WP1-3 Flexible hydraulic concepts and stagnation prevention

WP 1-3 Flexible Hydraulic Concepts and Stagnation Prevention

Hosted by:

University of Innsbruck


Alireza Shantia




Prof. Wolfgang Streicher

Short description

The PhD project will be made in three years by Alireza Shantia, a mechanical engineer with experience in HVAC systems and a holder of a master degree in Sustainable Energy Engineering from KTH University in Stockholm with specialization on solar thermal system. The main supervisor of the dissertation is Prof. Wolfgang Streicher, a professor and lecturer at the Unit for Energy Efficient Buildings of the University of Innsbruck; he has a long-term reputation in the field of solar thermal systems and energy efficiency in buildings with numerous publications.

This research aims at developing a modular tool for evaluating complicated thermo-hydraulic networks with focus on pressure drop and heat transfer and consists of both applied research and software development for hydraulic systems. The tool will provide the possibility to evaluate the adaptive control in solar thermal and space heating systems. The optimization and validation of the tool will rely on the fully equipped and state-of-the-art hydraulic test bench at the Unit for Energy Efficient Buildings. Further validation will be performed through collocation with other SHINE PhDs in the district heating work package. The first approach is to simulate the steady-state condition with constant mass flows in large collector fields and space heating systems with different hydraulic schemes and control logics. Later on, the tool will be expanded to also examine the dynamic response caused by thermal inertia and control characteristics in the system.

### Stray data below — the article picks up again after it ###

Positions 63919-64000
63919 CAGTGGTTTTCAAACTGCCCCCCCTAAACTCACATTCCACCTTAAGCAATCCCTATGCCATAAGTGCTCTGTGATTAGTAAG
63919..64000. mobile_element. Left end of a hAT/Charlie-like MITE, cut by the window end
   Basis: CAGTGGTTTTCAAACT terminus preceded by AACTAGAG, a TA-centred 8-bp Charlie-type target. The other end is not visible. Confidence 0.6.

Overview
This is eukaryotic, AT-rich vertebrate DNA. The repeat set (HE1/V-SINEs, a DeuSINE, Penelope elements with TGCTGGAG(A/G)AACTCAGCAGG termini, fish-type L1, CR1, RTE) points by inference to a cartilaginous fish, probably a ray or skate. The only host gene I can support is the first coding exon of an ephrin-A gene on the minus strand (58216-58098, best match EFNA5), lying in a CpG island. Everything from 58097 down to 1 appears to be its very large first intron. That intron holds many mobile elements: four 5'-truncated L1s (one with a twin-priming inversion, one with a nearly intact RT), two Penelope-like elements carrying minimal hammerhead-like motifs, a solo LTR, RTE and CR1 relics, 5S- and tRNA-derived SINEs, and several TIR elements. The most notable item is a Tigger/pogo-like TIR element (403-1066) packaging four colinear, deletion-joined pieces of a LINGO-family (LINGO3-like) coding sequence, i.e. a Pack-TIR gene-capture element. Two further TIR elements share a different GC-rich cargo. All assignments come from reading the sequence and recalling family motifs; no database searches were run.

Hydraulic systems are integral parts of energy systems. The term “hydraulic” is about transferring heat by a medium fluid that implies a non-linear relation between pressure drop and flow rate in a closed circuit of pipes. This bilateral relation results in self-regulation of flow such that pressure correlations hold in the entire system and can give rise to inconsistent behaviour, detectable as deviation from the design flow in reality. Balancing is a practical solution to handle excessive flow rates by altering the local resistance in circuits and has a wealth of applications e.g. in industrial process, HVAC systems and solar thermal systems, etc. In solar collector fields, flow unbalance results in underflows in other segments that may lead to partial stagnation, which affects the entire system operation. The friction force between different layers of fluid, so-called viscosity, plays a key role in pressure drop correlations, hence, the variation of viscosity with temperature is not always negligible for medium liquids other than water, e.g. propylene glycol. In other words, the effect of temperature on viscosity might be considered in pressure drop calculation depending on medium liquid used and temperature range. Although an amazingly short list of simple principles is sufficient for hydraulic analysis, coming up with a systematic and flexible solution is still a painstaking task in complex systems. In energy modelling tools (e.g. TRNSYS and EnergyPlus), the interaction between pressure drop and flow rate is usually ignored by assuming a perfect hydraulic behaviour. Similarly, purely hydraulic tools neglect the dynamic response associated with thermal inertia in distributed systems and control strategies to adjust a parameter, e.g. the outlet temperature in a solar field by varying flow rate. The current research pursues a pragmatic solution to bridge the gap between modelling tools and reality by developing a flexible tool for thermo-hydraulic analysis of energy systems.